Title: Superconductivity, The Iron Age.
When: 22 November, 2016, 12h30
Where: Sala de Conferencias, Módulo 00, Faculty of Science.
Speaker: Peter Hirschfeld, Department of Physics, University of Florida.
The new iron-based superconductors have occasioned great excitement because transition temperatures are high, and it is hoped that the existence of a second class of such superconductors in addition to cuprates will lead to new insights into the essential ingredients for high temperature superconductivity.
I will review what is known about the superconducting state and explain the basis for the near-consensus that almost all such materials display spin singlet, s-wave pair symmetry, but that the order parameter changes sign over the Fermi surface. The electrons that pair also possess an orbital degree of freedom, which plays an unusual role. Different experimental probes on different materials show a large diversity of superconducting gap structures, with evidence for both gap nodes and fully gapped behavior. Within the context of a spin fluctuation pairing theory of such systems, this unexpected variety of gap structures can be easily understood.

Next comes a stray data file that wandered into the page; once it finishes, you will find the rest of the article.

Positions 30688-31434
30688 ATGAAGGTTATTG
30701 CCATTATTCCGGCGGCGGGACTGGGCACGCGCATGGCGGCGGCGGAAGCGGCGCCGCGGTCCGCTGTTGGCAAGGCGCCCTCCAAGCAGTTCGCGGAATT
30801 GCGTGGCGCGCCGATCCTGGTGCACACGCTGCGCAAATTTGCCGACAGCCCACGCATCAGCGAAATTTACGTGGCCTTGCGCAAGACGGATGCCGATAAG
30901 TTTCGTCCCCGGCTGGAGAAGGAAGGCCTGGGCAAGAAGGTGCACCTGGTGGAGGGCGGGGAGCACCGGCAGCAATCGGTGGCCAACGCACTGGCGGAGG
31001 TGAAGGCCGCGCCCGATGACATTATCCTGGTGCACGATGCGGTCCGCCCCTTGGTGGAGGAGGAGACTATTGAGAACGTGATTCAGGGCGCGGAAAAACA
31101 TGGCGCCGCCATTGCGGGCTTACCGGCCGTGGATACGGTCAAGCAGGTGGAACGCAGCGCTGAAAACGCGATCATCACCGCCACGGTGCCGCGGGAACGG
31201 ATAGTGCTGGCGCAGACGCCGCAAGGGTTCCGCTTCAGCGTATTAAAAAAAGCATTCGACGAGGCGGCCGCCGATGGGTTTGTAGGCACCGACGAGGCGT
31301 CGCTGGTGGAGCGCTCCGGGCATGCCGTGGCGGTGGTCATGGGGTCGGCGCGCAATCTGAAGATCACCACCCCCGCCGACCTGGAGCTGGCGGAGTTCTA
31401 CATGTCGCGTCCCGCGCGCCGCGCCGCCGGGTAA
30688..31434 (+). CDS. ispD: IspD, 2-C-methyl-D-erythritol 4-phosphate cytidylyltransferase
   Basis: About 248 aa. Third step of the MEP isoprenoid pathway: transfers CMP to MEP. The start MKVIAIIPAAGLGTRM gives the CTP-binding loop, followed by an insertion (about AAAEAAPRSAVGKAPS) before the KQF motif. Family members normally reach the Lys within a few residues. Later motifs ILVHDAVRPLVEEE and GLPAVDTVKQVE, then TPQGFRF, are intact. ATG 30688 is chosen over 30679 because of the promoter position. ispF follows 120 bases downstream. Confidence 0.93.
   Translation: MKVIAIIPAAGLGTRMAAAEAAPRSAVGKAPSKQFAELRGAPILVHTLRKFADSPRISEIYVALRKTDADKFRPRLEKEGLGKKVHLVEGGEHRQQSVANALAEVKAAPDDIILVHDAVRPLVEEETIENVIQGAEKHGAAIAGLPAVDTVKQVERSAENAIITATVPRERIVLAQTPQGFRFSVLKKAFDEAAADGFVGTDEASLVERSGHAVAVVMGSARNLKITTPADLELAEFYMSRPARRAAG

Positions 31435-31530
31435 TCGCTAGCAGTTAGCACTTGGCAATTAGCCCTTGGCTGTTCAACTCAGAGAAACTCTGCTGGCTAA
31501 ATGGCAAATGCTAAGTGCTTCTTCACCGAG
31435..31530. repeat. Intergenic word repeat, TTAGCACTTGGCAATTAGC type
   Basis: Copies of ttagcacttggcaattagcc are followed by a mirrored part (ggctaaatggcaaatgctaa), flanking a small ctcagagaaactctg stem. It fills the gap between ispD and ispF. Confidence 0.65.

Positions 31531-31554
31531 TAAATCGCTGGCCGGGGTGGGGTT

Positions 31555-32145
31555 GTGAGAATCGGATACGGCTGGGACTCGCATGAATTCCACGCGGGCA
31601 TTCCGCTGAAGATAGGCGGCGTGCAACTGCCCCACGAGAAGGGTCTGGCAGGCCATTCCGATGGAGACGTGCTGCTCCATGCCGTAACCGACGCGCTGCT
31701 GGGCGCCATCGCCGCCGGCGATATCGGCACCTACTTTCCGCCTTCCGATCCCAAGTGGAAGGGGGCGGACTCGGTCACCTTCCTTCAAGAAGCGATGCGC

High-Tc superconductivity in these unusual multiband materials poses anew the question of how higher temperature superconductivity might be achieved, and offers some new insights.